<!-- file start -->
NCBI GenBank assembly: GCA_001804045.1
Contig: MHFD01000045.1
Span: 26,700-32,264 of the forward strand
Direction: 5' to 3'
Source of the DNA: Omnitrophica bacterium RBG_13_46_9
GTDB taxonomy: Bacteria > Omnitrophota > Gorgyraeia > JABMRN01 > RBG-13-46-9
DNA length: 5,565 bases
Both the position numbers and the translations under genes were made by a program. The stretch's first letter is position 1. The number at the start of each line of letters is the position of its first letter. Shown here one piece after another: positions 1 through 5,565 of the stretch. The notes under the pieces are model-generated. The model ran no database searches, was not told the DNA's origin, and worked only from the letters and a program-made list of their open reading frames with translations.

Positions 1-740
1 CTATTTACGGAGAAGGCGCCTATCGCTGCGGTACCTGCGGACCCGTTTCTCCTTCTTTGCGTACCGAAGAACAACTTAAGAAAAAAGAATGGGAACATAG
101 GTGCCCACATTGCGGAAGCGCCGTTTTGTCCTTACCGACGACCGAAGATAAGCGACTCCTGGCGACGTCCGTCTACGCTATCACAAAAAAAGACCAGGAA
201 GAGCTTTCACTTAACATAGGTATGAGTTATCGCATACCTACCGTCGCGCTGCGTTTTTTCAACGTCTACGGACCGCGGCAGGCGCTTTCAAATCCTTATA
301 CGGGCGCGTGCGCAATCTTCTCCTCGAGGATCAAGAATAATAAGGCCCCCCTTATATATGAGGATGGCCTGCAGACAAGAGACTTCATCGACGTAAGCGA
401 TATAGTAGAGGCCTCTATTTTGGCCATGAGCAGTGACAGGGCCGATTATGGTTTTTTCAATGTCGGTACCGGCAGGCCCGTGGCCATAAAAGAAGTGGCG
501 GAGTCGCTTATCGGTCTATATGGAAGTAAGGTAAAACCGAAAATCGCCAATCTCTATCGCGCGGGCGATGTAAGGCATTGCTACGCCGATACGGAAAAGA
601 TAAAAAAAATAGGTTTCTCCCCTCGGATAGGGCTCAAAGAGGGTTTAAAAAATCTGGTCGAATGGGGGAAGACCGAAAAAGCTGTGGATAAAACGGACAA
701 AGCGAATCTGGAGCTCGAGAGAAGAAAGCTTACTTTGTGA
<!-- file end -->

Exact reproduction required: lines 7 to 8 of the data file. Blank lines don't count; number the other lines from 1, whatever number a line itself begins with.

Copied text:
DNA length: 5,565 bases
Both the position numbers and the translations under genes were made by a program. The stretch's first letter is position 1. The number at the start of each line of letters is the position of its first letter. Shown here one piece after another: positions 1 through 5,565 of the stretch. The notes under the pieces are model-generated. The model ran no database searches, was not told the DNA's origin, and worked only from the letters and a program-made list of their open reading frames with translations.